Avocado with a side of poo? Uproar over cafe nappy change

A MOTHER has written a scathing review of a Brisbane coffee shop, claiming she was "treated very poorly" for changing her baby's nappy at the table.

The woman, identified as Stephanie Plahn, gave the Green Grass Home & Body and The Park Bench Espresso Bar in Bulimba a one star review on Google and said: "Their coffee is near perfection. That's where the positive review ends."

Would you want to eat your meal as a mother changes a dirty nappy?
Would you want to eat your meal as a mother changes a dirty nappy?

She said after having a coffee and feeding her 12-week-old baby, her daughter had a dirty nappy.

"So naturally I go to change it," she said, opting to put a change mat down on the table.

Ms Plahn said with "no public restrooms in sight albeit with a change table" this was the only solution.

"This woman passed by me, came to clear my table while I'm still sitting there, picked up my coffee to throw it out which was still half full then put it down after I told her I wasn't through yet.

"She gives me a dirty look makes some comment as she walks by."

In the review, Ms Plahn said she approached the woman as she left and asked if "she had a problem with my baby and I sitting there".

"She said in quite a critical tone, that she didn't think it was appropriate to change my baby there. Mind you this is an outside very casual cafe."

Are there limits to having a baby at a cafe?
Are there limits to having a baby at a cafe?

The cafe's owner then responded to the review.

Thought to be Jocelyn Ridgway, the owner thanks Stephanie for her feedback before saying:

"I don't think there is much more to say other than in the same way you don't expect to have to feed your baby in a toilet, I don't expect people to eat while a nappy is being changed."

In her review, Ms Plahn called for "this woman" and two other customers, who apparently made comments regarding the nappy change, to stop judging.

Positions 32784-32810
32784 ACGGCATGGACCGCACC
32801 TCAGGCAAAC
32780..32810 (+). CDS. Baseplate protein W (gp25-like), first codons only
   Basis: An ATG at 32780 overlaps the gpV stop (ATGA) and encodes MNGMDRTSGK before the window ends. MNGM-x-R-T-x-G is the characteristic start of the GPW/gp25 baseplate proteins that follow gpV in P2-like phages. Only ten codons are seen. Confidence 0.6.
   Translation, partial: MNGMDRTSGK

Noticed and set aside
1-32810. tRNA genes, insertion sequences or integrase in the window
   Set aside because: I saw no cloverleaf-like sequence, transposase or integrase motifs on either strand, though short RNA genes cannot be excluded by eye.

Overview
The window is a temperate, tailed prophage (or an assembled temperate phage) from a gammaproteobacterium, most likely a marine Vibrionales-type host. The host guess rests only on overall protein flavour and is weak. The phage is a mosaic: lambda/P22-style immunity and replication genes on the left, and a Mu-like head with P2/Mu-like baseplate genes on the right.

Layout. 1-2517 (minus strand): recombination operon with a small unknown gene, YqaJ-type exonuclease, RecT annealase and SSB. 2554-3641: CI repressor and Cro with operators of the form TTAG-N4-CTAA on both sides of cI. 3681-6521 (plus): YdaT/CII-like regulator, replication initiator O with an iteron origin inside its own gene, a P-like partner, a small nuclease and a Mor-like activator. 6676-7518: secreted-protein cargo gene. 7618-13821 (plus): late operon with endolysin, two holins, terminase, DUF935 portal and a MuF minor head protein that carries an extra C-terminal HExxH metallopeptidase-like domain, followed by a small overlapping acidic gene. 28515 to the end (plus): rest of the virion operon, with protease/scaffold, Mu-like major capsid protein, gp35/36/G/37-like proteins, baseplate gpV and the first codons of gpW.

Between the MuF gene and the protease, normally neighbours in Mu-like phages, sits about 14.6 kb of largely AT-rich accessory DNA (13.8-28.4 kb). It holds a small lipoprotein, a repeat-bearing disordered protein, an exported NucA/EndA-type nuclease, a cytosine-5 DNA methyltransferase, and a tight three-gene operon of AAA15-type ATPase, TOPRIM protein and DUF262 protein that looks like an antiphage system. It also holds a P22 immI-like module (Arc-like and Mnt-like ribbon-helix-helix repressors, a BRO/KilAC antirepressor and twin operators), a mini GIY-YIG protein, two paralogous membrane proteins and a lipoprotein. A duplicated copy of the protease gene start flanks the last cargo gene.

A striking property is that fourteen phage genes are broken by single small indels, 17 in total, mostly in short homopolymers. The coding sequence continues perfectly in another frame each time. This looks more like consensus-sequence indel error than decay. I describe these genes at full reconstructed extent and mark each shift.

"Mothers don't need your judgement or criticism. We have enough pressure and stress we deal with on a daily basis."

The owner responded:

"Whilst you invite me to see this from a 'mothers point of view' (which I already do and still would never subject people around me to baby poo) I invite you to see it from my point of view as a woman in business with customers walking out and upset."

Ms Plahn said mothers rarely get the opportunity to get out and have a coffee, a comment the cafe owner "wholeheartedly" agreed with, saying she made sacrifices and works "long hard hours to support myself".

"God knows I'd love to have two hours to sit and have a lovely coffee like you did the other day," the cafe owner said. 

In wrapping up her review, Ms Plahn said: "I am sorry (not sorry) you are so terribly offended by a tiny baby's tiny little dirty nappy that you think it necessary to criticise."

She then called for the cafe owner to "stop contributing to the hate and pile of criticism this world and especially mothers do not need from you!"

"Instead, why not trying a smile, a word of encouragement, trying on a new perspective from a mothers point of view and the sacrifices she makes every day.

"Let her have her coffee in peace please without adding to her stress. It's time women and mothers UNITE and support one another in the continually challenging pressures of doing life as a mother in this modern day society."

To which the cafe owner responded: "I leave you with this...how many times have you seen a small business person busting their gut to make a living and think, you know, I'm going to give them a smile and a little encouragement rather than ignore how uncomfortable I am making them and the people around me feel. It goes two ways."

And so far, all of the responses on the review agree with the cafe owner.

"Use a toilet, woman! You had every right to be told off and feel unwelcomed. Kudos to the management reply," one wrote wrote.

"I applauded this café owner for saying no to a mother changing a nappy twice at her table!" wrote Sharna Allen.

"Thank goodness the Cafe owner is more concerned with the comfort of the majority of its patrons rather than pandering to the selfishness of a mother who for some reason seems to think its alright to change nappies in a premises serving food," Peter Cunneen wrote. 

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